Bethlehem A.D., a living nativity event that allows visitors to “experience” life in the village where Jesus was born, will be presented later this month for the 30th—and perhaps the last—time. The vacant lot on Middlefield Road where volunteers build a Judean village and populate it with biblical characters has been sold for a proposed very-low-income housing development.
Unless organizers locate another site and new leadership, the popular family-oriented event may not return after this year’s three-night run, December 21-23.
“Whether or not we’re able to move the project somewhere else is totally up in the air,” says Paula Dresden, Bethlehem A.D.’s director. “At this point, I have no plans of doing that.”
She and her husband, Karl, have been heavily involved with the event from the beginning. The couple will be “totally willing to come alongside and mentor somebody, but carrying this full load,” Paula says, “I think it’s our last year.”
A Trip Back in Time
Bethlehem A.D. is unusual in that people get to walk through a historical reenactment, among King Herod and his entourage, rabbis teaching from the Torah, dancers from the 12 tribes of Israel and vendors selling bread, spices and pottery. Organizers strive for authenticity and an event that is informative and enjoyable to people of all faiths—or of no faith.
Barnyard animals, including sheep and donkeys, camels and birds, take up residence among the bales of hay, along a pathway that leads to the tour’s culmination—the manger scene with Mary, Joseph and baby Jesus. Angels on top of the stable dance continuously.
Members of a Roman military reenactment group called Legio X Fretensis once again will appear in their armor and set up their barracks in Redwood City. This year, a gate will be opened so visitors waiting in line can talk with them. They’ll also be able to see the angel Gabriel, attired in shining robes, announcing Christ’s birth.
“People get afraid of the (long) line, but the line is actually very fun,” Dresden says. “Usually, it doesn’t take that long to get in. … So if they see a line, they should just consider it a part of the program.”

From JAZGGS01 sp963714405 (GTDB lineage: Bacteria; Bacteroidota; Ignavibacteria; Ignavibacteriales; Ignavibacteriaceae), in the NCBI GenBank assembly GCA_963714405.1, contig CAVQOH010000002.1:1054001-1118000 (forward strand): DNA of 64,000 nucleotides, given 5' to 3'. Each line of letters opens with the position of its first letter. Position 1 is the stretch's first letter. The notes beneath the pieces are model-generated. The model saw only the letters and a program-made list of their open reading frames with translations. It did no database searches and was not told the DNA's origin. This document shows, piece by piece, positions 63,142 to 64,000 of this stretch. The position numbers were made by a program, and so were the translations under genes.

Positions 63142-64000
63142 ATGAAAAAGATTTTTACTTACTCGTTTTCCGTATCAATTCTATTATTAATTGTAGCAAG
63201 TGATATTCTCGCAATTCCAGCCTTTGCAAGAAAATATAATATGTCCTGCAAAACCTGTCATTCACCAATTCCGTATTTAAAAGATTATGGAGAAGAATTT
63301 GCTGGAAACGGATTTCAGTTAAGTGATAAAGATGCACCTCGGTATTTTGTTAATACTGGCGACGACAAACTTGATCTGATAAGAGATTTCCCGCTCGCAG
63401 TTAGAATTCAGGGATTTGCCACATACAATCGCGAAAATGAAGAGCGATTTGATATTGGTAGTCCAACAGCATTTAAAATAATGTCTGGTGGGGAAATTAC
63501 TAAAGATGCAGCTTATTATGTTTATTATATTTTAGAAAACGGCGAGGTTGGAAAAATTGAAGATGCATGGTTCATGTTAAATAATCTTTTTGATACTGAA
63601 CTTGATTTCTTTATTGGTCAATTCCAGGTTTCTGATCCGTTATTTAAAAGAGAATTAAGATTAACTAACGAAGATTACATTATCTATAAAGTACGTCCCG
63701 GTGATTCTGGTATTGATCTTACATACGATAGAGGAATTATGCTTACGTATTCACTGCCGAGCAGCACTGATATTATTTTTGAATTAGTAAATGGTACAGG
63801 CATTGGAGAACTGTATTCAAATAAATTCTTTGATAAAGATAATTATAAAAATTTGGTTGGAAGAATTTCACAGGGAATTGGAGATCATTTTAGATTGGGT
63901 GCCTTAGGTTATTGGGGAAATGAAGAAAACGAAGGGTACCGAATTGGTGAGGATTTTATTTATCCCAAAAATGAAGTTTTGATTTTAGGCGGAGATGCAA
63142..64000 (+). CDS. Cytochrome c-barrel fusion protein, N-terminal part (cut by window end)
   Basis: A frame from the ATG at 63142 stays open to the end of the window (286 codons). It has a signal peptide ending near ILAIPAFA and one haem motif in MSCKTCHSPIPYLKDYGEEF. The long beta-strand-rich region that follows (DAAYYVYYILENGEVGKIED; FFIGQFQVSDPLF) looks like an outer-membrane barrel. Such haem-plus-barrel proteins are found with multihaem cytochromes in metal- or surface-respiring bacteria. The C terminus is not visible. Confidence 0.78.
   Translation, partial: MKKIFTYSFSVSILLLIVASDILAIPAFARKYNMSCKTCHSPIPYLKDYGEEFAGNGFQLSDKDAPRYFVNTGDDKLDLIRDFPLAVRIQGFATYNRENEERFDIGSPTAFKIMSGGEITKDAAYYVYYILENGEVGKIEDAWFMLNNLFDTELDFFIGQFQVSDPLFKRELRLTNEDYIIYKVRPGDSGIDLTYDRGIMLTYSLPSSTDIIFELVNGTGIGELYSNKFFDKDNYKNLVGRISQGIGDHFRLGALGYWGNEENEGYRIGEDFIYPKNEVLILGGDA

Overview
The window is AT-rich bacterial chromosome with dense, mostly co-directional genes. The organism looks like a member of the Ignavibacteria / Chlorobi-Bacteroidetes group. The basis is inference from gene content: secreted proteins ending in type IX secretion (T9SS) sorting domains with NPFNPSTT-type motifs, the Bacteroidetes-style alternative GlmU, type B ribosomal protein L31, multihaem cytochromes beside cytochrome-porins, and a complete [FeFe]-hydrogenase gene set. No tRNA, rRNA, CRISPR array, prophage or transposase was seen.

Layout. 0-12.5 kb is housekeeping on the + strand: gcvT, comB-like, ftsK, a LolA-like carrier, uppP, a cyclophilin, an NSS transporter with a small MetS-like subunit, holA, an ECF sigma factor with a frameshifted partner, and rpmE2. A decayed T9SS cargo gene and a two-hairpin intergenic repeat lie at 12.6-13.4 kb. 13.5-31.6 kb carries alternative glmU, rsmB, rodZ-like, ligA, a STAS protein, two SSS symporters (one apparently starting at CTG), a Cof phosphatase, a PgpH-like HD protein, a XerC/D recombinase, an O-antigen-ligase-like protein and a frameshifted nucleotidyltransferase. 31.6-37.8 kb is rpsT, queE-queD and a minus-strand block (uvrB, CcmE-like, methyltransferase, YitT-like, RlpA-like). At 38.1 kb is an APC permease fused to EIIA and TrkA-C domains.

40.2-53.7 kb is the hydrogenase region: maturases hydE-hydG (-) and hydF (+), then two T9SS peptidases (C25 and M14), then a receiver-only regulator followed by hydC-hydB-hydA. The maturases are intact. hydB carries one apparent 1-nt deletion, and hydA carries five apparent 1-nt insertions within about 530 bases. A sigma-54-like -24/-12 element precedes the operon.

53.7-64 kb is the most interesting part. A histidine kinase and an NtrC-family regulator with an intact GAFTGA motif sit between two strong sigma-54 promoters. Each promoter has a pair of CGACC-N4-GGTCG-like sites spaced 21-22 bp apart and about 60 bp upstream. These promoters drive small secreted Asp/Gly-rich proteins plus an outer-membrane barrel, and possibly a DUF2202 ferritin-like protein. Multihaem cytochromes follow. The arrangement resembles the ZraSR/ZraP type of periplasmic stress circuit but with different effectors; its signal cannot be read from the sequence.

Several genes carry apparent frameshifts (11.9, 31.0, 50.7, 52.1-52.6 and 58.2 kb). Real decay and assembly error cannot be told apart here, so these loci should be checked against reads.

Bethlehem A.D. is free, although visitors can drop donations into baskets at the event or contribute online. Hours are 6:00 p.m. to 9:30 p.m., rain or shine. Parking will be available in the Kaiser Permanente Center garage on Veterans Boulevard, and shuttle buses will bring visitors to the event at 1300 Middlefield Road. Disabled and elderly people can ride through the “village” in golf carts that will be provided.
About 300 participants make Bethlehem A.D. happen, and Dresden encourages volunteers to contact firstname.lastname@example.org. “We have holes to fill,” she says. “We need actors, for sure.”
Rise City Church, which owned the lot where the event takes place, sold it several months ago to Sand Hill Property Co. The developer has submitted plans to Redwood City for 94 units of “100-percent affordable” housing in a seven-story structure.
The sale proceeds will allow the church to make upgrades and renovations, according to Pastor Derik Scott. Selling the lot was a big decision for the church, he says, but members desire to do more for the community, and affordable housing clearly is needed.
Scott says church leaders fully intend for Bethlehem A.D. to continue. They want to think “creatively” about how that can happen, possibly at the church, and want to hear how the Dresdens, who are church members, feel.
Paula Dresden has mixed feelings about not putting on Bethlehem A.D., which kept her busy 10 months of the year. “Of course, we’ll miss it,” she says. “Thirty years. It’s been like a child to me. We don’t have any kids … I’ll just have to transition. It’ll be like the empty nest syndrome.”